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Six Sigma – A statistical approach

Six Sigma is an statistical approach. It determines whether a process is in statistical control or is stable. Statistical analysis will basically help in understanding whether the process is stable or unstable. If unstable the data analysis can also help in understanding the nature of special cause, this will in turn leads to identification of the root cause.

I am going to discuss some of the statistical and graphical tools commonly used in project improvement.

Six Sigma - Defining A Problem, Opportunity Improve & Correcting Measures:
  • Project charter – First stage in Six Sigma therefore takes place in Define phase of DMAIC. The elements of a Project Charter can vary, but they generally include the Business Case, Problem Statement, Goal Statement, Team Members/Roles, and Constraints/Boundaries, and Project Scope.
  • Deploying VOC- Voice of Customer – It includes House of Quality, Parts development, Process planning & Production planning. It is the process to understand feedback from current and future customers.
  • Value stream map – A Value Stream Map visually maps the flow of steps, delay, and information required to deliver a product or service.
Six Sigma - Analyzing processes & Performance measures:
  • Process map for recording the activities performed as part of a process.
  • Root cause analysis & Capability analysis to find uncover causes & to assess the ability of a process to meet specifications.
  • Multi-Vari chart :- It’s a tool that graphically displays patterns of variation. It is used to identify possible Xs or families of variation, such as variation within a subgroup, between subgroups, or over time.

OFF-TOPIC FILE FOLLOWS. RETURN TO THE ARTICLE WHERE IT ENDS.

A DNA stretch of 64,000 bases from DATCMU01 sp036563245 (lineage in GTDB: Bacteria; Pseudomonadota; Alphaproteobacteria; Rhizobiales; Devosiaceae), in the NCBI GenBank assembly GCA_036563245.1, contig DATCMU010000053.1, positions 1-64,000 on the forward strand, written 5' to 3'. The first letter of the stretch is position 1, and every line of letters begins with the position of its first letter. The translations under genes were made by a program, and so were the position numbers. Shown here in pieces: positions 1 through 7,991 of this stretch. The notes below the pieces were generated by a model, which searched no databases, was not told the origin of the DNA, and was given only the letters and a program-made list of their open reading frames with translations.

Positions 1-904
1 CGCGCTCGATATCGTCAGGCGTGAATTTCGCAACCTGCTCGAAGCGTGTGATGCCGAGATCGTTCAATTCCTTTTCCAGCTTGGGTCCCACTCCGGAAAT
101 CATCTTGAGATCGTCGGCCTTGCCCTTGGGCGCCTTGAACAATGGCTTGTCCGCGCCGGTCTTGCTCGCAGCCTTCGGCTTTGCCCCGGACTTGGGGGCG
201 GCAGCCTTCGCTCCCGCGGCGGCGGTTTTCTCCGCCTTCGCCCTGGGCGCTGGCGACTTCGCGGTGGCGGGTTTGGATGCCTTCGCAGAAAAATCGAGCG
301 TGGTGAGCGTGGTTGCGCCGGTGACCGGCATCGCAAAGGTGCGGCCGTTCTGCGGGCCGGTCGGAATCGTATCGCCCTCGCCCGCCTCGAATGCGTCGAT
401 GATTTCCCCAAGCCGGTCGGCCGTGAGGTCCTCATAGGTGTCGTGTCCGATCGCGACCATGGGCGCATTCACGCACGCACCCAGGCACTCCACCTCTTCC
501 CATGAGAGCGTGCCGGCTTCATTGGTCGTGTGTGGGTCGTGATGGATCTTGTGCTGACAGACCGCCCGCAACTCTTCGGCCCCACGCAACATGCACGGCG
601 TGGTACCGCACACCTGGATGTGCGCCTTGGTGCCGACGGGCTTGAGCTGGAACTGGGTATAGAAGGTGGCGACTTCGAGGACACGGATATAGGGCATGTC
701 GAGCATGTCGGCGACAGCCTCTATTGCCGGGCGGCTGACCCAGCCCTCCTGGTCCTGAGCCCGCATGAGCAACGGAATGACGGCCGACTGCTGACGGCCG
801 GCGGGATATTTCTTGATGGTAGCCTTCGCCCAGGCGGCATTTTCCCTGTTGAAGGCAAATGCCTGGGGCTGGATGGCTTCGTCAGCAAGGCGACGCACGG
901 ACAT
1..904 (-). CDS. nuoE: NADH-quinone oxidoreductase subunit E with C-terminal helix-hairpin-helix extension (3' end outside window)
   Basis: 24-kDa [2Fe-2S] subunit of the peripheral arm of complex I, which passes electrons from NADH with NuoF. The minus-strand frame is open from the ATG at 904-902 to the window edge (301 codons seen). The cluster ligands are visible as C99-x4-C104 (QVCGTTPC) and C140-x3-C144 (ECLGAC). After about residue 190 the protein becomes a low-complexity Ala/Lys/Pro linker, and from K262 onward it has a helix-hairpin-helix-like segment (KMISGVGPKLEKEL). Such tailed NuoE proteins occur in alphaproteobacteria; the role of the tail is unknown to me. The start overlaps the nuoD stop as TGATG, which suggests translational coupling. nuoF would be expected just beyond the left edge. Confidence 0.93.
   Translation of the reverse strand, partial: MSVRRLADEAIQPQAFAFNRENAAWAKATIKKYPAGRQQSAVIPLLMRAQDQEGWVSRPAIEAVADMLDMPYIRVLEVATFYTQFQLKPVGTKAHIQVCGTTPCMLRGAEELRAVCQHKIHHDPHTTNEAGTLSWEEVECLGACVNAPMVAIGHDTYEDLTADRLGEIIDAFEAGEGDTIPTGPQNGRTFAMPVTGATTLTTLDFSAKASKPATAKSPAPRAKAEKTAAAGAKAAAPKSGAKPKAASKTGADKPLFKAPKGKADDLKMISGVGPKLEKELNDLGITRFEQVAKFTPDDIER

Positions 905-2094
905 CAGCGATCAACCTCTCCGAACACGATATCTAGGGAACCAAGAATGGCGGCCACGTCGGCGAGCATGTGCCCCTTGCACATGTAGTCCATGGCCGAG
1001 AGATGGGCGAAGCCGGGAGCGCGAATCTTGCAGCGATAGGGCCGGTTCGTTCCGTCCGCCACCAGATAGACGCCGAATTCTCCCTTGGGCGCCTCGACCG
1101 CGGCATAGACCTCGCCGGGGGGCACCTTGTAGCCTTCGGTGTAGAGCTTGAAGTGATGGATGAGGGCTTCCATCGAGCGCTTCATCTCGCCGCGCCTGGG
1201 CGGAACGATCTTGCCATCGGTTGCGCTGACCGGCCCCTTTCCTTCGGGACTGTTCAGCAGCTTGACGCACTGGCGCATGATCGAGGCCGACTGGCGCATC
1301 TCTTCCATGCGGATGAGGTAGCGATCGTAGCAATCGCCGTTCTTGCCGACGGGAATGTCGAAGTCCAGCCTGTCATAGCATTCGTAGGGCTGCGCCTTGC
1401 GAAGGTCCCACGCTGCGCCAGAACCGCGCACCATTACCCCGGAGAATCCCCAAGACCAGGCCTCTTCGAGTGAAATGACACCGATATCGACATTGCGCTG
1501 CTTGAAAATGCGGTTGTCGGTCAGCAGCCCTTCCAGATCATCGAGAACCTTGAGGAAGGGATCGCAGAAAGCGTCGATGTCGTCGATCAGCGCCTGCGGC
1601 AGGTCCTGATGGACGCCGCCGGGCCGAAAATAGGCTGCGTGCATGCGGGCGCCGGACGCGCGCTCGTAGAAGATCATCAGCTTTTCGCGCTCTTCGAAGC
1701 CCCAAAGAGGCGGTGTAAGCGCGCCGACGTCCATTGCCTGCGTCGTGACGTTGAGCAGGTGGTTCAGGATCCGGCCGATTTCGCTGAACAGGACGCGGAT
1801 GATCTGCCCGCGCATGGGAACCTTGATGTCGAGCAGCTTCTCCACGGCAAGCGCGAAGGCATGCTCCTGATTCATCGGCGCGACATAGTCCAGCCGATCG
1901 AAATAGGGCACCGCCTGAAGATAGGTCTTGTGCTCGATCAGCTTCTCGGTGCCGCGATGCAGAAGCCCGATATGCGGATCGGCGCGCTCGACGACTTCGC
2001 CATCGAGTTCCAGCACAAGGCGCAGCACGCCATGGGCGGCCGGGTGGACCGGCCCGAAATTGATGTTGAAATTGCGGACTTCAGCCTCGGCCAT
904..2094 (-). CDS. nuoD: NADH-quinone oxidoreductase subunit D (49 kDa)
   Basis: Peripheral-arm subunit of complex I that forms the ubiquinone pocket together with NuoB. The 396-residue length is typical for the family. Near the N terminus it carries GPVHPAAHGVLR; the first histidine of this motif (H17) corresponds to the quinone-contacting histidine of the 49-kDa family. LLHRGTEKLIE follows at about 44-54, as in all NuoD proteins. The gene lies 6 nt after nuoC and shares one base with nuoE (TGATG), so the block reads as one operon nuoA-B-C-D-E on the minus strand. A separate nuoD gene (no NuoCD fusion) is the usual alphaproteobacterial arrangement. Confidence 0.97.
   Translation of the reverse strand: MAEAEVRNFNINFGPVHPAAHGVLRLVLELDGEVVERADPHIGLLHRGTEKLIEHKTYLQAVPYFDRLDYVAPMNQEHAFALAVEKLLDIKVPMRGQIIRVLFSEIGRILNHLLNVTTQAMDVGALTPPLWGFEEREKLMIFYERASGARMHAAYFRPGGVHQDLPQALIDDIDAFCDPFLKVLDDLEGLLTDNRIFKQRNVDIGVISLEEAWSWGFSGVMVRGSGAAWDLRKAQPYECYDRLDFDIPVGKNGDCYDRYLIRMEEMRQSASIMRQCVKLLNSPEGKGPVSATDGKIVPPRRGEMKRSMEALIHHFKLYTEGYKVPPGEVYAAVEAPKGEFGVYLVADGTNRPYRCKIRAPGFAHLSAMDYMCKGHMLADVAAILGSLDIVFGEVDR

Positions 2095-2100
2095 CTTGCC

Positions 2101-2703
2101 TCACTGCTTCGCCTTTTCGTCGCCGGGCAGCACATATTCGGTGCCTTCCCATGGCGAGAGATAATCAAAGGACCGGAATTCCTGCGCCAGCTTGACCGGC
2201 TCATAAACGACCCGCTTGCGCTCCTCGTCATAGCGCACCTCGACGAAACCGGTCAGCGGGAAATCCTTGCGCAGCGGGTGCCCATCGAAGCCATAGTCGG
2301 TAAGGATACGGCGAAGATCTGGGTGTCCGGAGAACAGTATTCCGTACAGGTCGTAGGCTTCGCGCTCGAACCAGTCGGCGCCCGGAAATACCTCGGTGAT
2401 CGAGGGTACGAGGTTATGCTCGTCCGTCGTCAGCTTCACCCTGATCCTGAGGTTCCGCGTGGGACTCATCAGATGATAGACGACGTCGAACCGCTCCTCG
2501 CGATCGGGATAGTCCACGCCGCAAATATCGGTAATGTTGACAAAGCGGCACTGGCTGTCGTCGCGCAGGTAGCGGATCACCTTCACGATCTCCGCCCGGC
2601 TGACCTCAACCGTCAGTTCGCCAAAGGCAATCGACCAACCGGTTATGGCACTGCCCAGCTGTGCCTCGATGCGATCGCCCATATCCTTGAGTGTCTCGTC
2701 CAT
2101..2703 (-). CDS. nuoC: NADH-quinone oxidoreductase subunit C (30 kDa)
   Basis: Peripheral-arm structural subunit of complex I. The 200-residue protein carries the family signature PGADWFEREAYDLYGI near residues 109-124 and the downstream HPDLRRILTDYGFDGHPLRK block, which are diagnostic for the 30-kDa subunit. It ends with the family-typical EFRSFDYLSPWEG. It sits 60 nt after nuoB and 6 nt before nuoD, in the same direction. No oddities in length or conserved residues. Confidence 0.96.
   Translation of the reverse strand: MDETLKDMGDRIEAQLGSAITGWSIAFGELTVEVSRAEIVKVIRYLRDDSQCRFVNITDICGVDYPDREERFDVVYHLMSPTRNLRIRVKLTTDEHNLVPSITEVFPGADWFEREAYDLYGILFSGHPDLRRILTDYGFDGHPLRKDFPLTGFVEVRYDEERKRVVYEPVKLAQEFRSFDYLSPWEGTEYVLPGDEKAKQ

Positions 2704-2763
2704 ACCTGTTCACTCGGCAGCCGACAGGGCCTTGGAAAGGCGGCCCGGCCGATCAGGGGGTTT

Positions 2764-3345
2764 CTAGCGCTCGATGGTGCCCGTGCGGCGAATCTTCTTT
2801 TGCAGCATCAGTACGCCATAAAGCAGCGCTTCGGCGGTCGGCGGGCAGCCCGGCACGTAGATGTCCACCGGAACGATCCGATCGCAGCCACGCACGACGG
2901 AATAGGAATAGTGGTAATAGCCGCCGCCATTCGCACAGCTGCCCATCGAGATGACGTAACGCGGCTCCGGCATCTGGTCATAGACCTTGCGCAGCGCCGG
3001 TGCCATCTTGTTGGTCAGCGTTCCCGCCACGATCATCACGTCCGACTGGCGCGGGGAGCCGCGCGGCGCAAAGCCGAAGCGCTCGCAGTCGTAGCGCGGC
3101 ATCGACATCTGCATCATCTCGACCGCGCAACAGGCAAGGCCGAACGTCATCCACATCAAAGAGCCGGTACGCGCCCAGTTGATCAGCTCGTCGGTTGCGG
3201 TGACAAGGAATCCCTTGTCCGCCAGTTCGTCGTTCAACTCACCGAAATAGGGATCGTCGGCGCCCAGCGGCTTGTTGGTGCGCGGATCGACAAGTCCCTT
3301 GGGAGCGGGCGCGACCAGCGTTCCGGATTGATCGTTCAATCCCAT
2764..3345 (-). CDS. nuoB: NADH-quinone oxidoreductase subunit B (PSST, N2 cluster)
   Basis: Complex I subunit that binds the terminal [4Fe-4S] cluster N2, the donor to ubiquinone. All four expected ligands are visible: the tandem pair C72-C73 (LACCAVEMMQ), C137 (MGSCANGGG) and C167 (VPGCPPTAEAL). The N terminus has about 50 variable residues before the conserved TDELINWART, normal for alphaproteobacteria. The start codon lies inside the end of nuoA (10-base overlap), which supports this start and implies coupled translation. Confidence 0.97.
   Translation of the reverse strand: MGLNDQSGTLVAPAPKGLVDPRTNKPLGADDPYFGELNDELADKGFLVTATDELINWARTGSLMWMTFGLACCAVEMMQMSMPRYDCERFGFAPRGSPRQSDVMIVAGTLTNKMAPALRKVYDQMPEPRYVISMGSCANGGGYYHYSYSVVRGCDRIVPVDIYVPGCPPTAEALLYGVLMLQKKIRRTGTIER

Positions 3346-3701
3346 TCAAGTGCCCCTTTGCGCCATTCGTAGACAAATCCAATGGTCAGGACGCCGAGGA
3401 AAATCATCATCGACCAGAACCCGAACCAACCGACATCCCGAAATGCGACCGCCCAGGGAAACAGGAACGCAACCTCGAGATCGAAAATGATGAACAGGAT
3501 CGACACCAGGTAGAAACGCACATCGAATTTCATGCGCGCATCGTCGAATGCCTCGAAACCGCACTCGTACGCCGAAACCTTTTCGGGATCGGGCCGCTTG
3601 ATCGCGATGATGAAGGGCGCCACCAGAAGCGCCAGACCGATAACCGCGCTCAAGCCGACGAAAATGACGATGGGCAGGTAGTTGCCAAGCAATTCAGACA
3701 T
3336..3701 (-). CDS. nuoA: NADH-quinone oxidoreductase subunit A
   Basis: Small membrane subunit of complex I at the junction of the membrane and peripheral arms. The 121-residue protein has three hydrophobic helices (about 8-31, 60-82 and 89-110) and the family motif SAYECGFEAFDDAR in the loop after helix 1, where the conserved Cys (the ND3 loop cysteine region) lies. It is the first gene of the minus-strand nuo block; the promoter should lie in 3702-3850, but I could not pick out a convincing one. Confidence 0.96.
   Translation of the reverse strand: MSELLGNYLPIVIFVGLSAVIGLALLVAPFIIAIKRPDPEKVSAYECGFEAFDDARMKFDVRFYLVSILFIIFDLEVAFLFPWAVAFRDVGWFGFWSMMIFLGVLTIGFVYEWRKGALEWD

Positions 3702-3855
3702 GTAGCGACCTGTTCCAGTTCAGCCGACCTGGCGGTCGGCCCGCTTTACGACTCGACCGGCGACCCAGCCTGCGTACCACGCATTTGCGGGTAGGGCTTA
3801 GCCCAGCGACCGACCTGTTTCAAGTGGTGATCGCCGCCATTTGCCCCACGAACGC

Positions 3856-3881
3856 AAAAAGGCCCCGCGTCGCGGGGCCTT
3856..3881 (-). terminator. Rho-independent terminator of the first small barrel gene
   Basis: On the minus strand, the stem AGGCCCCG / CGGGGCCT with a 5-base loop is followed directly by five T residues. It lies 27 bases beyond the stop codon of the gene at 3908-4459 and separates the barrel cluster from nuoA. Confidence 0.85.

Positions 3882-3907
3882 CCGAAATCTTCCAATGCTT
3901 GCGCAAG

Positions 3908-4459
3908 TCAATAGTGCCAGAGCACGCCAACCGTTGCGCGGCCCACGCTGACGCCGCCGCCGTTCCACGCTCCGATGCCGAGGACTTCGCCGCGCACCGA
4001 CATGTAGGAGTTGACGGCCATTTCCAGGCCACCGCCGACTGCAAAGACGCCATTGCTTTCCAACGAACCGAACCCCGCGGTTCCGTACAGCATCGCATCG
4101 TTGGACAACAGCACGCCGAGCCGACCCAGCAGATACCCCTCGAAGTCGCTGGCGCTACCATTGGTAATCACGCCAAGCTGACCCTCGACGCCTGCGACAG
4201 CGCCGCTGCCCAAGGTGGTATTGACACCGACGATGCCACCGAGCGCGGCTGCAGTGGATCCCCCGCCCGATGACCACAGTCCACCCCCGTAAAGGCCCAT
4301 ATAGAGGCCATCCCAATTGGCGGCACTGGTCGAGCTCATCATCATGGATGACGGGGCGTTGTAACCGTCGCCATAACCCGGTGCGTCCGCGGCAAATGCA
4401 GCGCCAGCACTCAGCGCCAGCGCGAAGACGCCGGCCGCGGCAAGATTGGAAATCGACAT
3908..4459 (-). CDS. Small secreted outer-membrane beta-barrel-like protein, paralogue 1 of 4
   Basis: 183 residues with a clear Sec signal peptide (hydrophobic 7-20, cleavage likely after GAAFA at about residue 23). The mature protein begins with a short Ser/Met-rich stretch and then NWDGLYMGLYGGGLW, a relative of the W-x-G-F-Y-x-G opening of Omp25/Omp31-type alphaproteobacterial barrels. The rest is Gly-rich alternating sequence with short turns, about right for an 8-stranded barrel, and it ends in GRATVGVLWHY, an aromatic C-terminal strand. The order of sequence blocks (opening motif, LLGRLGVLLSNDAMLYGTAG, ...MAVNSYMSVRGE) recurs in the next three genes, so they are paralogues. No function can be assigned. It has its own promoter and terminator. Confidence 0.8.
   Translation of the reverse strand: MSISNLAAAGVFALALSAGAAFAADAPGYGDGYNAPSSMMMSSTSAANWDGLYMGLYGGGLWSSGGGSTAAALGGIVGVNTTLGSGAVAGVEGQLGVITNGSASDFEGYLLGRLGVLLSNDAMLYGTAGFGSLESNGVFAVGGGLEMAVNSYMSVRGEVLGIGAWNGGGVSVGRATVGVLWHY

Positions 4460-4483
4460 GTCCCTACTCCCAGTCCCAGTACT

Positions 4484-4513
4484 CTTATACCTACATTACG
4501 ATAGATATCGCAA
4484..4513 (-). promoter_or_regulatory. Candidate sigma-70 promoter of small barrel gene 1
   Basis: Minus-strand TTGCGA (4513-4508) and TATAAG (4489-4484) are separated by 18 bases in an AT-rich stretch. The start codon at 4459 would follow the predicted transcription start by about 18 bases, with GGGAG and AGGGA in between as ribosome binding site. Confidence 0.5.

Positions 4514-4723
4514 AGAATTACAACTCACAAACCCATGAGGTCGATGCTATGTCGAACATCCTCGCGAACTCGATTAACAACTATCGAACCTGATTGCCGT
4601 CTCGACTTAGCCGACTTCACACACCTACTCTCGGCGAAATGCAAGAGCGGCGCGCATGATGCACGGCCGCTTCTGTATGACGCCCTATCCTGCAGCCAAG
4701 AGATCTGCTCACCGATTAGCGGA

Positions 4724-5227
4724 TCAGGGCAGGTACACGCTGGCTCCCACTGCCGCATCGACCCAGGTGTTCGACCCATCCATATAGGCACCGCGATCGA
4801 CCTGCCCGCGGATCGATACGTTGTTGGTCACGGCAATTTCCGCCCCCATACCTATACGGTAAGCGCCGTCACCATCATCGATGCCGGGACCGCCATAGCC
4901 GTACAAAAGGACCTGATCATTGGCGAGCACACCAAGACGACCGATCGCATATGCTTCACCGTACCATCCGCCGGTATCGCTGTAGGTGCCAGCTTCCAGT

• Control chart tool to monitor process stability and control and Pareto chart to analyze the frequency of problems or causes.
  • Failure mode and effects analysis (FMEA)  It is an important tool for risk assessment and helps prioritize the potential problem. The objective of FMEA is to look for all the ways a product or process can fail.
Six Sigma - Improving process performance -Eradicating root causes:
  • Design of experiments (DOE) to solve problems from complex processes or systems where there are many factors influencing the outcome and where it is impossible to isolate one factor or variable from the others.
  • Kaizen event to introduce rapid change by focusing on a narrow project and using the ideas and motivation of the people who do the work.
  • Control plan to document what is needed to keep an improved process at its current level.
  • Statistical process control (SPC) for monitoring process behavior.

Important Technical Tools with Description :-

The Critical to Quality (CTQ) Tree

The critical-to-quality tree is used during the design phase of DMAIC. It is used to brainstorm and validate the needs and requirements of the customer of the process, targeted for improvement.

The steps in creating a CTQ tree are as follows:

  • Identify the customer of the process targeted for improvement.
  • Identification of the need of the customer.